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Moghalu counsels Nigerian media against unprofessional conduct in news reporting


Kingsley Moghalu

Nigerian journalists have been advised to shun unprofessionalism and adhere to ethical and professional standards of journalism when reporting news events.

This advice was given by former Deputy Governor, Central Bank of Nigeria (CBN) and presidential aspirant, Prof. Kinsley Moghalu, at the 4th anniversary lecture of TheNiche newspaper, which held recently in Lagos.

Moghalu noted that due to the advent of technology, a lot of false information was being spread, which had affected the level of professionalism among certified journalists.


“Thirty years after I left it, the media landscape in Nigeria has changed significantly. Print consumption is in what looks like permanent decline, with online consumption holding sway. While the mode of consumption of news has changed, the role of the media to inform has not changed.

“We exist in a time that is defined more and more by what some have called an information deluge.

In addition to traditional media like TV, radio, billboards and so on, we now have the constant barrage of notifications from our mobile phones, alerting us to all sorts of things, the majority of which could be described as trivial.

And yet these trivialities have the capacity to take up all our time and leave us unable to focus on the things around us that truly matter.

Media today is indistinguishable from technology. Where once the medium was separate from the message, they have become one and the same, fulfilling Marshall McLuhan’s prophecy,” he said.

Speaking on the importance of development reporting, Moghalu said that it was a major economy boost to Nigeria’s economy, noting that it became a forgotten aspect of journalism because it “sought to survive in the increasingly capitalist economies by being relevant to its consumers by giving more attention to new trends.”

Moghalu also spoke on the consequences of hysteria journalism in media practice in Nigeria, noting, “Hysteria journalism raises questions. It is a reflection of our society, a reflection of how our leaders have divided us.

We have become marginalized, divided against one another and the media is fuelling it by reporting it on a daily basis. Take, for example, the looters’ list released by the presidency. There is absolutely no sense in the media publishing it on the front pages of the newspapers.

What they should be doing is investigating the suspects, presenting their facts in the court of law and getting the offenders jailed, and not playing political football against their political opponents and creating enmity for their supporters.”

Furthermore, Moghalu said one of the major ways by which the media could play a vital role in social transformation is through investigative journalism: “By uncovering evidence of malfeasance and shedding light on social ills, journalists can influence public discourse in a major way.

There is so much that is wrong with our country today, and a vibrant tradition of investigative reporting can help change this.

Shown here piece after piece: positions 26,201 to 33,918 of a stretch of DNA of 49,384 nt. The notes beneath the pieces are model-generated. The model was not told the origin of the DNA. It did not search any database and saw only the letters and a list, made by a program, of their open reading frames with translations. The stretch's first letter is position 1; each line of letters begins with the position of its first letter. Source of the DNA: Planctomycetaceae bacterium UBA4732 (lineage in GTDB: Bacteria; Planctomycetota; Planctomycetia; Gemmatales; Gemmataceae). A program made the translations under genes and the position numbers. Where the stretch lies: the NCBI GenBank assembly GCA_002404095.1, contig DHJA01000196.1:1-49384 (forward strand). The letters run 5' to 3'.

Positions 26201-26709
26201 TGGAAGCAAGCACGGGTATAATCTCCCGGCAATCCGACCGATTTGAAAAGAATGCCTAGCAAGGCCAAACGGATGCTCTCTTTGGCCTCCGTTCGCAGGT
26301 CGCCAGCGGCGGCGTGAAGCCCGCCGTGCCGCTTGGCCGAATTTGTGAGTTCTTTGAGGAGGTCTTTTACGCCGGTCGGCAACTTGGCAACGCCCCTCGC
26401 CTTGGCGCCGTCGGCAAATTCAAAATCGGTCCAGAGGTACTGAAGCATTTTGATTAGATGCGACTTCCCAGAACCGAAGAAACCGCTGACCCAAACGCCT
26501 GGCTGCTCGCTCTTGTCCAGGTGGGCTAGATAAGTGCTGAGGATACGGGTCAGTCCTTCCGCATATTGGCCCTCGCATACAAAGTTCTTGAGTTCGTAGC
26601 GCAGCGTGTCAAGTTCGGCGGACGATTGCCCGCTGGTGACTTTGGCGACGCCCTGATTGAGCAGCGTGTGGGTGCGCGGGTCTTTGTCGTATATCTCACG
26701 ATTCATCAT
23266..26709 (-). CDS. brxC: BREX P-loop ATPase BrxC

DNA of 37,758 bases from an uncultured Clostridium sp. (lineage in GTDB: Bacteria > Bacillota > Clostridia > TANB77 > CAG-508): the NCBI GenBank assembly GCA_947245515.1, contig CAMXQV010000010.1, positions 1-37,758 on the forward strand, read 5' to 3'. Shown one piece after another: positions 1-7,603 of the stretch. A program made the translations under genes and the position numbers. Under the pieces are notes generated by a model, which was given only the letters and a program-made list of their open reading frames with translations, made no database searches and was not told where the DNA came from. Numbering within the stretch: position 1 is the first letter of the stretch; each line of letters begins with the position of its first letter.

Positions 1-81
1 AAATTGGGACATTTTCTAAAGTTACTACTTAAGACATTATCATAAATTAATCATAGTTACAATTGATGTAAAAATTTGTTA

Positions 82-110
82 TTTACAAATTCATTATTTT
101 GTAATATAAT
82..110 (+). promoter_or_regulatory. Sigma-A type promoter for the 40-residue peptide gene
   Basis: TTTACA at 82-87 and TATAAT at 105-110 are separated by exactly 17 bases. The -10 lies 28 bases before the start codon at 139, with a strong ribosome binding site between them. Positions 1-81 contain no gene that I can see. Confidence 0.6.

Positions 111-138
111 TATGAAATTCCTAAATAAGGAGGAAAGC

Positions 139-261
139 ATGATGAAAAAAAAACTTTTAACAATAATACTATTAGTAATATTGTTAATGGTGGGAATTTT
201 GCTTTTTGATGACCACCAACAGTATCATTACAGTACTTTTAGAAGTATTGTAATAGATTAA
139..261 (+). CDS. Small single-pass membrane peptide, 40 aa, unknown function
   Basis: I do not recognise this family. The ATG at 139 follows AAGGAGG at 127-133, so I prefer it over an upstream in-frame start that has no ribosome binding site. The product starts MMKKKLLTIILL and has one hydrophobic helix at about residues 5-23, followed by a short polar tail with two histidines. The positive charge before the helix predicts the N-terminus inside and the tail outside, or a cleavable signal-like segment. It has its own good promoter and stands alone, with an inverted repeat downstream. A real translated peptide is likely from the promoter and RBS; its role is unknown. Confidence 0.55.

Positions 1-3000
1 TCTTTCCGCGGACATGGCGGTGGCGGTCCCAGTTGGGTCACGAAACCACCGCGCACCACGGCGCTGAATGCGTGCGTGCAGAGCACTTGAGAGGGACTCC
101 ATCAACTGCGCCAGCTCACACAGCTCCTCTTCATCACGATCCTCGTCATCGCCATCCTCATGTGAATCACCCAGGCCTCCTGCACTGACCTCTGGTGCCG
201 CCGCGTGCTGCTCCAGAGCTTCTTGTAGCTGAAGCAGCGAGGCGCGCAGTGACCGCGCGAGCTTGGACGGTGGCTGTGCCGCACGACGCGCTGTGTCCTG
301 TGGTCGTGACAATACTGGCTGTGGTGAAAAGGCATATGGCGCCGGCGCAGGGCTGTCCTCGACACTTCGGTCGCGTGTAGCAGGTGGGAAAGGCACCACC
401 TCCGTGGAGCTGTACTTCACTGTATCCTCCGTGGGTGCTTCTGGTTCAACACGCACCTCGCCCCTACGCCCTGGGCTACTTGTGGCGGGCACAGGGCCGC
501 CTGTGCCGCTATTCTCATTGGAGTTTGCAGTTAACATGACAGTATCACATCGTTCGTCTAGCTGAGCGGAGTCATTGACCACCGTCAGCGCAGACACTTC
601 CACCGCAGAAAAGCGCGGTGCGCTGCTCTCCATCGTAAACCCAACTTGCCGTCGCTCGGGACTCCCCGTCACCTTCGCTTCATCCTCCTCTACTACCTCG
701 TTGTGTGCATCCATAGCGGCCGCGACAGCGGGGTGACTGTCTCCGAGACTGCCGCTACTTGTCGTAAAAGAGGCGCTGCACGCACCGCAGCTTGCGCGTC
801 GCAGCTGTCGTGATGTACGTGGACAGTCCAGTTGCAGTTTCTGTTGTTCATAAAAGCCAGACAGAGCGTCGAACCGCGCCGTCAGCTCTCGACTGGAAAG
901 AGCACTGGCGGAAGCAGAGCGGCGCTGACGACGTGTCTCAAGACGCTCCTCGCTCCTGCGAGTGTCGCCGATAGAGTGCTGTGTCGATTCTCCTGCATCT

“My vision for the Nigerian media is that it becomes a creator and initiator of a society where worldview permeates through the corridors of power.”

In response to Moghalu’s postulations, Funke Egbemede, President, Nigerian Guild of Editors, stated that hysteria journalism had come to stay in the media industry because of the need for media organizations to survive, adding, “I have no complain about all what he (Moghalu) spoke about.

But I am sorry to say that things will get worse. The media though has a function of developing the society, yet it remains an industry, a business enterprise.

Also, Senator Bukola Saraki in his opening remark praised the timeliness of the Nigerian press, using the quick reporting of the mace saga as an illustration.

“The Senate understands the importance of the media,” he said. “The media today has changed the way people think, talk and behave.

Those who perpetrated the theft of the Senate’s mace thought they were in the 1940s, where news immediacy was not rampant and they could have tampered with the fact. The media is the defendant of democracy. It is very powerful and helps to preserve our democracy.”

Furthermore, Prof. Remi Sonaiya, while delivering a speech she dedicated to Leah Sharibu – the remaining girl in Boko Haram’s captivity – commended the work of the media but advised against any form of bias in news reporting, especially during the forthcoming elections.

“I always imagine the media as a major stakeholder in the state’s enterprise,” she said. “However, I observed that in the last election, the media focused only on two candidates, while neglecting the rest.

Therefore, I hope that in this forthcoming elction, the media would be objective and make the electorate know that they have options.”

Notable dignitaries at the event were Sen. Bruce, Yerima, Prof. Ben Nwabueze, Egbemede, President, Nigeria Guild of Editors, Sonaiya, former presidential candidate and a Professor of English Language, Joe Igbokwe, APC Publicity Secretary, and His Highness Kalu Kalu Ogbu among others.

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